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Companies develop and implement environmental initiatives in particular national governance and institutional contexts. The purpose of this paper is to study how the…
Companies develop and implement environmental initiatives in particular national governance and institutional contexts. The purpose of this paper is to study how the background governance conditions of legal systems, economic policies and national culture enable or impede the relationship between corporate environmental performance (CEP) and lagged corporate financial performance (CFP).
This is an empirical study of 427 MNCs headquartered in 22 different countries. The authors merged data from the SiRi database (generally known as SustainAnalytics now), which contains ratings of stakeholder relations for 427 large corporations with publicly available data from Datastream.
Drawing on the new institutionalism in economics and sociology, the authors show that common-law systems and high economic freedom in a company’s home country tend to strengthen the CEP-CFP link. In addition, the home-country cultural variables of uncertainty avoidance, long-term orientation, and (to a lesser extent) masculinity may impede the deployment of CEP for maximum financial gain at the organizational level. The macrolevel analysis starts to move the field toward an understanding of the particular national governance configurations that provide the most supportive conditions for any CEP-CFP links.
One of the central questions in the field of organizations and the natural environment is about the background conditions that may incentivize and reward firms to be more environmentally responsive. The paper addresses this issue through a nation-level investigation of the background governance conditions that may help or hinder the relationship between CEP and CFP.
Since Thomas Kuhn (1962), a historian of science who gave ‘paradigm’ its contemporary meaning, the term ‘paradigm’ has been widely used in science and social sciences to…
Since Thomas Kuhn (1962), a historian of science who gave ‘paradigm’ its contemporary meaning, the term ‘paradigm’ has been widely used in science and social sciences to refer to a theoretical framework or thought pattern in any given discipline, or broadly, a set of experiences, beliefs and values that affect individual perceptions of a reality and their subsequent reactions. A dominant paradigm is the widely held system of thought in a society at a particular period of time. For Kuhn, a dominant paradigm can be changed and replaced by a new one, which often occurs in a revolutionary manner in science. In social sciences, ‘paradigm shift’ implies the changing ways of understanding and organising a social reality.
Responsible investors have been the precursor in using ESG information in investment decisions. The growing attention to ESG issues across the more traditional investment…
Responsible investors have been the precursor in using ESG information in investment decisions. The growing attention to ESG issues across the more traditional investment community is considered as the mainstreaming of RI. However, it is important to note that the integration of ESG information by mainstream investment companies is a fundamentally different approach than RI. While RI derives from moral and ethical concerns, the new trend of integration of ESG information by mainstream investors is business driven.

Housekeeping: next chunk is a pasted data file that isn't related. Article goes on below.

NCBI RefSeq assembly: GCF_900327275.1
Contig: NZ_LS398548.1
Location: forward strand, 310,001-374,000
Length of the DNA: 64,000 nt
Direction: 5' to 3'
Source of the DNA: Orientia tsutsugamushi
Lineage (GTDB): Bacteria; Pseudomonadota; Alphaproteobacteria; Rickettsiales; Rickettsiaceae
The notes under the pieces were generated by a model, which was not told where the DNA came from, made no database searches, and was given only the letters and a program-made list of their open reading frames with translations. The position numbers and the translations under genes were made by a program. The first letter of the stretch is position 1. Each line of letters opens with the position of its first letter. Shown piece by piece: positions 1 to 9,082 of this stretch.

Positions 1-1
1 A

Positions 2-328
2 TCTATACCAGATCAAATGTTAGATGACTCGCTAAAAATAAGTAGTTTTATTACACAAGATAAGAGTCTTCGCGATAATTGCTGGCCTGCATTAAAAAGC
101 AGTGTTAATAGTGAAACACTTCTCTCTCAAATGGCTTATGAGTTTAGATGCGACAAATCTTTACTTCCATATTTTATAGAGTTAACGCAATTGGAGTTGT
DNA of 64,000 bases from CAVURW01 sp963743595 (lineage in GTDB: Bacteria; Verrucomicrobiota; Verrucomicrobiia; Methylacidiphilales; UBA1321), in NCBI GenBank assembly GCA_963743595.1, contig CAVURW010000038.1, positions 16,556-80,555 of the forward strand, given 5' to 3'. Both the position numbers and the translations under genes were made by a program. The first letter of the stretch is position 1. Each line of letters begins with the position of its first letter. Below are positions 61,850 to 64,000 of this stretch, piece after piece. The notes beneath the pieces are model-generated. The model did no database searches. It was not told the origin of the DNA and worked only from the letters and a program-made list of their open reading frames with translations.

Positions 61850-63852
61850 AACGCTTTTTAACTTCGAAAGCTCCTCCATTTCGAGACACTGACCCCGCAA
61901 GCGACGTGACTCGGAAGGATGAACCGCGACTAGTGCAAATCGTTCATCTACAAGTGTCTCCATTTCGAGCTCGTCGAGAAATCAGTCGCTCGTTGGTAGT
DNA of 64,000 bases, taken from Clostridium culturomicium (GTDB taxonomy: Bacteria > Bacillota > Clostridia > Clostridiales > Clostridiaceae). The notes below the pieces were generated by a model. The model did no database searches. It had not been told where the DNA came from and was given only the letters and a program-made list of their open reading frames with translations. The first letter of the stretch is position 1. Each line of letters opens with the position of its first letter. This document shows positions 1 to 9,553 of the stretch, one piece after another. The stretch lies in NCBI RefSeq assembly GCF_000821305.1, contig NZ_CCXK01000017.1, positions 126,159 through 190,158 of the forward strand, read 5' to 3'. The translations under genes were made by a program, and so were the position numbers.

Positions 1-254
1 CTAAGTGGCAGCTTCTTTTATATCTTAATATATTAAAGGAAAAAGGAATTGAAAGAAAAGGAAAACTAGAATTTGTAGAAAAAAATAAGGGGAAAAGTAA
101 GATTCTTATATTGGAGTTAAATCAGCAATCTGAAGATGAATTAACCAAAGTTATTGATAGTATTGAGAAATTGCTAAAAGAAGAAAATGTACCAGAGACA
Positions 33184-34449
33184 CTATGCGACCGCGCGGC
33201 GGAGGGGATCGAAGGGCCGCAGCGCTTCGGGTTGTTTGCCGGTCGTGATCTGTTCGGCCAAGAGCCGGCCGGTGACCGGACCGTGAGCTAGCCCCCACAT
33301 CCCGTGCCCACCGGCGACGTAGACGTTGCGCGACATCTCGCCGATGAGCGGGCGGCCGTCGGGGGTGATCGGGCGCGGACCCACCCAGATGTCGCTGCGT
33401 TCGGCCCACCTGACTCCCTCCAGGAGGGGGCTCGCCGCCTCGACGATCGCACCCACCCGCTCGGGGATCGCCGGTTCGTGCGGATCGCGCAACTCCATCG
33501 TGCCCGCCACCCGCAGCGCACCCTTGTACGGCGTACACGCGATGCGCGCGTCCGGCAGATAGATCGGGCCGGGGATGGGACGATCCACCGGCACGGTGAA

The objective of this chapter is twofold. It first introduces the theme of the book. There are many ways of looking at socially responsible investment (SRI). It can be viewed as a financial product where the financial performance is the outmost important aspect and cannot be compromised. Or it can be regarded as a force for change to promote and stimulate a more sustainable development. In this chapter we provide a literature review on SRI especially on the notion of the impact and how it has been addressed so far in the literature. The second objective of the chapter is to provide an overview of the volume by introducing each chapter.
This chapter reviews the literature on SRI as well as the chapters included in this volume.
If SRI is about making a change toward sustainability, we ought to study its societal and environmental impacts. Although scholar articles on SRI have gained importance in the two last decades, very little is known on its impact. Research has developed from a narrow concern with negative screening and divestment in isolated cases to a rigorous analysis of its financial performance across a range of ethical and ESG issues. While we have identified some studies that are beginning to explore the potential impact of SRI for society, this remains a crucial area to explore.
Originality/value of the chapter
The chapter contributes to the debates on the societal impact of SRI, a debate that needs to be continued even if or just because it raises some fundamental questions that are complex and difficult but also necessary to advance SRI.